Laboratory Techniques in Sport and Exercise Nutrition (20 level 7 credits) consists of a practical component using state-of-the-art laboratory techniques including portable calorimetry, densitometry, haematology and urine analysis. This module includes comprehensive testing on both invited athletes and classmates. In addition to the practical element, a main focus of the module is placed on data interpretation and presentation to aid report writing for scientific publications and also athlete and coach feedback. Enrolment on the module also entitles you to complementary registration for the highly sought after International Society for the Advancement of Kinanthropometry (ISAK) Level 1 qualification (on completion of the required additional practical and theoretical components).
Research Project (60 level 7 credits) consists of an intensive period of research into a selected topic in sport and exercise nutrition. You will work closely with an appointed supervisor to establish a project topic and identify an appropriate intervention. The research project will be primarily assessed by dissertation submission. Past projects have included fluid and energy delivery from sports drinks during cycling and rowing, accuracy of calorie expenditure estimates of popular sports equipment and effects from ingestion of alcohol, protein, carbohydrate, fat and ergogenic aids including sodium bicarbonate, caffeine, dietary nitrate and creatine. Please note: as courses are reviewed regularly as part of our quality assurance framework, the list of modules may vary from that shown here.
Teaching and learning
Teaching is organised on a module-credit basis, with each module requiring approximately 36 hours of staff contact time and 200 hours of total student input in each 12-week semester.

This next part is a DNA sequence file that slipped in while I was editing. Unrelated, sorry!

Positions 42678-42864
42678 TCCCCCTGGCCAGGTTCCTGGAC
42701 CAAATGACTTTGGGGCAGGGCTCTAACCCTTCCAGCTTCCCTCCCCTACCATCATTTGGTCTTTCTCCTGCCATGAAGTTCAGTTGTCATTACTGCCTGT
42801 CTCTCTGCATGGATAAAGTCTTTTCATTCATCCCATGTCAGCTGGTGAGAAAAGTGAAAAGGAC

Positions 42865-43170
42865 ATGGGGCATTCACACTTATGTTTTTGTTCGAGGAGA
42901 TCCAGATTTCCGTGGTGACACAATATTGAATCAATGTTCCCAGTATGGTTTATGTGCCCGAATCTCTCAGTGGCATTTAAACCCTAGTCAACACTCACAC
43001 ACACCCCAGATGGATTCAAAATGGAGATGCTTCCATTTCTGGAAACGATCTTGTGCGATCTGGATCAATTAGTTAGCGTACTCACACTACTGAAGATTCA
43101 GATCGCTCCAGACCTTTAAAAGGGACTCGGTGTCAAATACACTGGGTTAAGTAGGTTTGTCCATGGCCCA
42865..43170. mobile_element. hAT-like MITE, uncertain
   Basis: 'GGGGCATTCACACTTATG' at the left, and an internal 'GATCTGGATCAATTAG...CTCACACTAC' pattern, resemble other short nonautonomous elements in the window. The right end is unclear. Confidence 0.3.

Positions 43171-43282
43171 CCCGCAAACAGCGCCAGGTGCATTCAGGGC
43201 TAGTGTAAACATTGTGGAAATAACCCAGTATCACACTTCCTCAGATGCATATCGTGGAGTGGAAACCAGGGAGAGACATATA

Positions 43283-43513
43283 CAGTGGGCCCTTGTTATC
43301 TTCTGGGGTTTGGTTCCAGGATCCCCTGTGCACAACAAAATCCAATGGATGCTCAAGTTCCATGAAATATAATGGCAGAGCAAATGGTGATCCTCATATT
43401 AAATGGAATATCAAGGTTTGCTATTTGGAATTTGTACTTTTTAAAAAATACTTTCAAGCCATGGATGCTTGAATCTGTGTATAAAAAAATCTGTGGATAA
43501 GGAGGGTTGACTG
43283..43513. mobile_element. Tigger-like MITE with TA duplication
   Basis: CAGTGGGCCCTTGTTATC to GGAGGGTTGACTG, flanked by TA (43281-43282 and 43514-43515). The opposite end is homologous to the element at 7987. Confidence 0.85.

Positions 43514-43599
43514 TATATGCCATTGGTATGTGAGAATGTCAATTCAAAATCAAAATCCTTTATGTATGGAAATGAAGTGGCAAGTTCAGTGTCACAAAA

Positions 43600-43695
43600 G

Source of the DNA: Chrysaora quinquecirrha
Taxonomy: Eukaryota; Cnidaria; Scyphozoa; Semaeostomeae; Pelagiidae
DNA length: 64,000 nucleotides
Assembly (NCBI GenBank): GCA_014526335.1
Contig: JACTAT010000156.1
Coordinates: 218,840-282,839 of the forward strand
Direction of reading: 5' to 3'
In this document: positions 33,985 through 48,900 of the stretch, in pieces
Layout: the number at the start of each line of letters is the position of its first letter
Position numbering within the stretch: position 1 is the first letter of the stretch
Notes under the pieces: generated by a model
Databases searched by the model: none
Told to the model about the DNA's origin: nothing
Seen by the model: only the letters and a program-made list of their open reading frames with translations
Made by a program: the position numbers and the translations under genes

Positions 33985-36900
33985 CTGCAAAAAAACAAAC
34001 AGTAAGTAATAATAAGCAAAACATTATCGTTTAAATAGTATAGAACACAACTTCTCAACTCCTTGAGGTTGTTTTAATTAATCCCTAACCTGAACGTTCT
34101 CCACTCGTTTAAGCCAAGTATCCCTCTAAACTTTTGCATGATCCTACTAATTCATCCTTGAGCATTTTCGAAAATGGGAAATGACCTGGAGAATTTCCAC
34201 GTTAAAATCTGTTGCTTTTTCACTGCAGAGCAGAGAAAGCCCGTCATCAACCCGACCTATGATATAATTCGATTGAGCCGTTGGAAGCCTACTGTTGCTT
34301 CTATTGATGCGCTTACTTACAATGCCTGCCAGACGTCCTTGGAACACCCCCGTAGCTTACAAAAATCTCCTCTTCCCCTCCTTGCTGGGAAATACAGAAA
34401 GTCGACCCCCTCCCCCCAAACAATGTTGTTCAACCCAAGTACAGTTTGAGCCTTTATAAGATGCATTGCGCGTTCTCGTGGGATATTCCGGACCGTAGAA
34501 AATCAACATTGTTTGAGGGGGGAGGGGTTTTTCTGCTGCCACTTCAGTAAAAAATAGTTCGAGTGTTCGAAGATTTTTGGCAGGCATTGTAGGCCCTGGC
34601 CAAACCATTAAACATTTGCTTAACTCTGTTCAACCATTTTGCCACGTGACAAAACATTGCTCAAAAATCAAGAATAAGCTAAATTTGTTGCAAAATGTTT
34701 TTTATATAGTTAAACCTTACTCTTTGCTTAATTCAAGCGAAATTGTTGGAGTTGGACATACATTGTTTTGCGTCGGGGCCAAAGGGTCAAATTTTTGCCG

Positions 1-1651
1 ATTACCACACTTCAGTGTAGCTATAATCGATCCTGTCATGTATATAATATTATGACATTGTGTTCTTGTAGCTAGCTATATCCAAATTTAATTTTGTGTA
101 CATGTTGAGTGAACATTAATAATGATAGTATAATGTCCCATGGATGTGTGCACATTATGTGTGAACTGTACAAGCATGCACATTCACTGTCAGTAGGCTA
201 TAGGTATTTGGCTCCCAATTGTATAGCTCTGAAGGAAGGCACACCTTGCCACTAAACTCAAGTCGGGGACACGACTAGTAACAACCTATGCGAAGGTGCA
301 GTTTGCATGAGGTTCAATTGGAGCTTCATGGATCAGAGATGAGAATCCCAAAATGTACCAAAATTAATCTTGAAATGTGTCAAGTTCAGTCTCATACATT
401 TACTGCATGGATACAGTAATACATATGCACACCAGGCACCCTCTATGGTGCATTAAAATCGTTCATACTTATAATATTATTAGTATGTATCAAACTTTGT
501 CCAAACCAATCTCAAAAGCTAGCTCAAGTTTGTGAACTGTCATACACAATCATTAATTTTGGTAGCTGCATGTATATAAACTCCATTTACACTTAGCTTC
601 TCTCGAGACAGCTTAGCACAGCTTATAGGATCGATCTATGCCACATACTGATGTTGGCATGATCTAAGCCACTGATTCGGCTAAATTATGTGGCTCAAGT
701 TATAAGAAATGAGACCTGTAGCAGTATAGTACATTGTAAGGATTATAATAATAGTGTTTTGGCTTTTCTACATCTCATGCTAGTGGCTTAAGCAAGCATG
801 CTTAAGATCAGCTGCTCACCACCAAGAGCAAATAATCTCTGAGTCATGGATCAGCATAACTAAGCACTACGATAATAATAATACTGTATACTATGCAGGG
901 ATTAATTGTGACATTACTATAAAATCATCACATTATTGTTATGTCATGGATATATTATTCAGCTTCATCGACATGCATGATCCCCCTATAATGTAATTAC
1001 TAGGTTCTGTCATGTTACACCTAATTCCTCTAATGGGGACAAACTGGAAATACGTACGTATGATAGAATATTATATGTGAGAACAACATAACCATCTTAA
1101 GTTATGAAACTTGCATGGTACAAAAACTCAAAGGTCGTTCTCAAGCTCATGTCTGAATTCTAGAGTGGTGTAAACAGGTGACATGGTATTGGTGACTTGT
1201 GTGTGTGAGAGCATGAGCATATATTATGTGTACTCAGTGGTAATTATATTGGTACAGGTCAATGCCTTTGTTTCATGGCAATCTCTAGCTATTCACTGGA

Our teaching and learning focus on this MSc is to encourage you to develop the necessary skills to understand and communicate advanced theoretical and research-based knowledge of nutrition to people who participate in sport and exercise. Learning methods reflect the wide variety of topics associated with applied sport and exercise nutrition and include lectures, directed reading, workshops, seminars, practical exercises, laboratory sessions and project work. The research project will be supervised on a one-to-one basis.
Your performance in each module is usually assessed by evaluation of the quality of written or design work, and verbal presentations. Assessment methods may include essays, seminar papers, formal written examinations, in-class tests, project case work, design and verbal presentations, workshops, simulations, and practical exercises.
- BASES-accredited Human Performance Laboratory.
- Clinical Exercise and Rehabilitation Unit.
- Functional Food Centre.
- Specialist equipment including near-infrared spectroscopy, Qualysis motion capture system, online breath-by-breath analysis technologies and a BodPod.
We encourage you to attend relevant industry and academic conferences to further your subject knowledge and take advantage of networking opportunities. When possible, we provide financial support for students to attend conferences (subject to availability). Where financial support is unavailable, you will need to self-fund conference attendance.
Each year, the academic staff who are responsible for teaching or supervising MSc Applied Sport and Exercise Nutrition students are invited to nominate students for the following student prize awards:
Powerbar Prize for Outstanding Professional Commitment in Sport and Exercise Nutrition
This prize is awarded to the student who demonstrated high levels of commitment to the practice of sport and exercise nutrition whilst studying at Oxford Brookes.
Human Kinetics Prize for Outstanding Research in Sport and Exercise Nutrition
This prize is awarded to the student who submits the best research project as judged by the project supervisors and assessors, with input from the external examiner.
On rare occasions we may need to make changes to our course programmes after they have been published
on the website. For more information, please visit our
Changes to programmes